Gunter Grass, 78, a Nobel laureate for literature, has been widely viewed as the postwar moral conscience of Germany. Starting with his 1959 novel The Tin Drum, he told the truth and forced others to confront suppressed memories of the fascism that ruled Germany and devastated its neighbours. But all that time, he never came clean about his own past -- until now.
In a newspaper interview on the eve of the publication of his autobiography Peeling the Onion, Mr. Grass revealed that when he was 17 he was drafted by the infamous Waffen SS and served in the 10th Panzer Division from the middle of 1944 until the end of the war. Until that interview, he had led everyone to believe he had served as a mere conscripted soldier in an anti-aircraft unit and that he was captured by American troops.
The confession has stunned many Germans and others, particularly those who have come to see him as a moral icon and who now see him as a hypocrite. "It is a disappointment," said his biographer Michael Jurgs. "In a way, he has betrayed the whole generation." Some have called on him to renounce his Nobel Prize or have demanded that it be taken from him. (The Swedish Academy says laureates cannot be stripped of their prizes.)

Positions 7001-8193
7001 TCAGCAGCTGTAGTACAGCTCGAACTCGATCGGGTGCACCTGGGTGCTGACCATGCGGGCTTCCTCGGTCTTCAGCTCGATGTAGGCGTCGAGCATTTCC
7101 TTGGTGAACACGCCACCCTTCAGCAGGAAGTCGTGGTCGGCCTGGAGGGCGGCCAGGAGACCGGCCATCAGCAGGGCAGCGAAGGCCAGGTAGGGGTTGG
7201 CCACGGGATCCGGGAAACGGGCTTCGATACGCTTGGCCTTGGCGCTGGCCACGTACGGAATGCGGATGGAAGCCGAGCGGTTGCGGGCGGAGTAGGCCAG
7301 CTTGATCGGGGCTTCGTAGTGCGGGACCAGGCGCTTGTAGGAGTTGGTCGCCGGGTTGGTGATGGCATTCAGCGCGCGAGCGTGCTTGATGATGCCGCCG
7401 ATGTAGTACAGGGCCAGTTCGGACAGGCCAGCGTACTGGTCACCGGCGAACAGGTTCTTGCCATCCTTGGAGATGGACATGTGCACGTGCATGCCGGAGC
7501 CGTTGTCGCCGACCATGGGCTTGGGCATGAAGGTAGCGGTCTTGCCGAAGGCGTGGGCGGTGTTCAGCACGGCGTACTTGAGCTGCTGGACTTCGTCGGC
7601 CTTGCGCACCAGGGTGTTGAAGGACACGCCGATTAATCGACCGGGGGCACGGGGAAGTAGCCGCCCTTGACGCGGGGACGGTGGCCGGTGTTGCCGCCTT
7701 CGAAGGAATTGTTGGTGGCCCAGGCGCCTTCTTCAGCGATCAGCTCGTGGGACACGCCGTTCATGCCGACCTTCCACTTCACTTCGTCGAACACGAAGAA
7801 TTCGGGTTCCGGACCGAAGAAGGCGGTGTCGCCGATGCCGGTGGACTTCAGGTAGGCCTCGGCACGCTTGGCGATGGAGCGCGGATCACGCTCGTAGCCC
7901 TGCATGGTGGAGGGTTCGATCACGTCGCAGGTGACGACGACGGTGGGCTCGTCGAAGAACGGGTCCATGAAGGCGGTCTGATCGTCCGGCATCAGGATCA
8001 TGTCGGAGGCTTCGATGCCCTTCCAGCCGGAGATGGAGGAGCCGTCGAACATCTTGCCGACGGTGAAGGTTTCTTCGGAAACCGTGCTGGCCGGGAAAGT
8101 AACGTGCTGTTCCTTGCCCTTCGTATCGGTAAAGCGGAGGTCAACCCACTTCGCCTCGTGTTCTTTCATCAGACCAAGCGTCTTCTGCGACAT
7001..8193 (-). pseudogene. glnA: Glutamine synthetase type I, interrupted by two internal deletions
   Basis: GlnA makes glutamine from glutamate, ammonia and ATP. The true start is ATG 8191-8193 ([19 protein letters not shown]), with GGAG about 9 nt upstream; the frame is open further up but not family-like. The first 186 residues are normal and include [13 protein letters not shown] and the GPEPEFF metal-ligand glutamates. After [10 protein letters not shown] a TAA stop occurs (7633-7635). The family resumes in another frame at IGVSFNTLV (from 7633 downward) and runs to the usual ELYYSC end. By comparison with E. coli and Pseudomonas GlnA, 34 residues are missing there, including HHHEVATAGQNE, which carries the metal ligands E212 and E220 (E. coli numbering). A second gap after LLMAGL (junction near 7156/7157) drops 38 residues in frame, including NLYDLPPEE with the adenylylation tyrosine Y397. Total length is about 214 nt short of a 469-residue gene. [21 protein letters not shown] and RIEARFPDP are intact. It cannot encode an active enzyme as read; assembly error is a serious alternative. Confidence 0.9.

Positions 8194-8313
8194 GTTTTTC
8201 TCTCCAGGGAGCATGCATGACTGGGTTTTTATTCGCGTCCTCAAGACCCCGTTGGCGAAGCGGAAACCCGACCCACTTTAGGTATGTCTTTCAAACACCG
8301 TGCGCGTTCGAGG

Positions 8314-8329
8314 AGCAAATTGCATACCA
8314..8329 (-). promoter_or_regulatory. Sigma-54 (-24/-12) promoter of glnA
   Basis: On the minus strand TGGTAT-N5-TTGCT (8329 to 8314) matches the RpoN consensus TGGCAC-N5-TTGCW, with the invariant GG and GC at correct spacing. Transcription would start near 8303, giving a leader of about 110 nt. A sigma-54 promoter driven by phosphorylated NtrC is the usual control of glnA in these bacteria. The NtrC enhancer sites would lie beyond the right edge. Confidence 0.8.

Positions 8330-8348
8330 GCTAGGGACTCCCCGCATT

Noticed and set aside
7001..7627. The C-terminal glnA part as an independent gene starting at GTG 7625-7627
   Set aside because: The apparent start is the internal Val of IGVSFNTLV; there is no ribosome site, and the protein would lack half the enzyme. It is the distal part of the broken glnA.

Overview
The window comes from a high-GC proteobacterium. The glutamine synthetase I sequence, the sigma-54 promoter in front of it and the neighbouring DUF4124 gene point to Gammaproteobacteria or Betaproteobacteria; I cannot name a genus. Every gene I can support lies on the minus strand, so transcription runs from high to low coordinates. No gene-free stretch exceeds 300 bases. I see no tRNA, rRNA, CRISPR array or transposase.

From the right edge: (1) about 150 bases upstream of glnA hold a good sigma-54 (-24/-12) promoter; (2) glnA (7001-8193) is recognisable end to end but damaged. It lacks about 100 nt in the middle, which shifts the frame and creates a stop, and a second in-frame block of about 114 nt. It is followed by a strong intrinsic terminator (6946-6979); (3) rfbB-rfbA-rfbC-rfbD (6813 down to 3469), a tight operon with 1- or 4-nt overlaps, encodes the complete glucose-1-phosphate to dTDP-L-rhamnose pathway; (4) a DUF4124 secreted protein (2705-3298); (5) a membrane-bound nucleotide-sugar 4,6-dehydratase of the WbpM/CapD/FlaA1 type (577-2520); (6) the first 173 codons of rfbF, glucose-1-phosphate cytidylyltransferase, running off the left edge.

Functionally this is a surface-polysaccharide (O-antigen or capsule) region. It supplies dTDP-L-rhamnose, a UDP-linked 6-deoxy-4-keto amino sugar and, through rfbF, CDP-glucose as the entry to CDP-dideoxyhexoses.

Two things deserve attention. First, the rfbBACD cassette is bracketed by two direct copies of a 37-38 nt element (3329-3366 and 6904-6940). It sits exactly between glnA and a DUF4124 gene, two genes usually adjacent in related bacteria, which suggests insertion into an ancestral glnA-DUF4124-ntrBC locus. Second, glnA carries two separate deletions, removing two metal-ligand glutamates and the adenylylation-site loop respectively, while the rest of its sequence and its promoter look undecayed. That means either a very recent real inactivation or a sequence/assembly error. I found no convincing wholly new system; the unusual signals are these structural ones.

Mr. Grass had not hidden that as a child he fell headlong for Nazi propaganda, and he had previously acknowledged membership in the Hitler Youth. What is new is that this youthful enthusiasm carried over to the feared Waffen SS, which he understood simply to be an elite corps but which was in fact a Nazi combat unit known for fierce fighting and brutality. (Mr. Grass says he never fired a shot.) In his new book, he writes that he came to realize the truth of Hitler's genocidal policies only after the war's end, during the Nuremberg trials.
Mr. Grass's long denial of his past is particularly galling since he continually demanded what he regarded as righteousness in others. For example, he was harshly critical of German chancellor Helmut Kohl and U.S. president Ronald Reagan for visiting a cemetery in 1985 that contained the remains of Waffen SS as well as other war dead.
In an interview with the Frankfurter Allgemeine Zeitung, Mr. Grass was asked why, after keeping his secret so long, he had now confessed. "It weighed on me," he said. "My silence during all these years is one reason that led me to write this book. It had to come out." Yes, it did. His admission would have been better heard before, but it's better late than never.
While the acknowledgment brings him painful embarrassment and shame, it does not wipe out Mr. Grass's contributions to society and to the arts. As Deutsche Welle commentator Toma Tasovac wrote, "His monumental literary achievement will not be shaken one bit by the revelation of his weakness as a human being. . . . The fall of the moralist is not the fall of the writer." If it colours the feelings of those who read the writer's work in future, that is out of Mr. Grass's hands.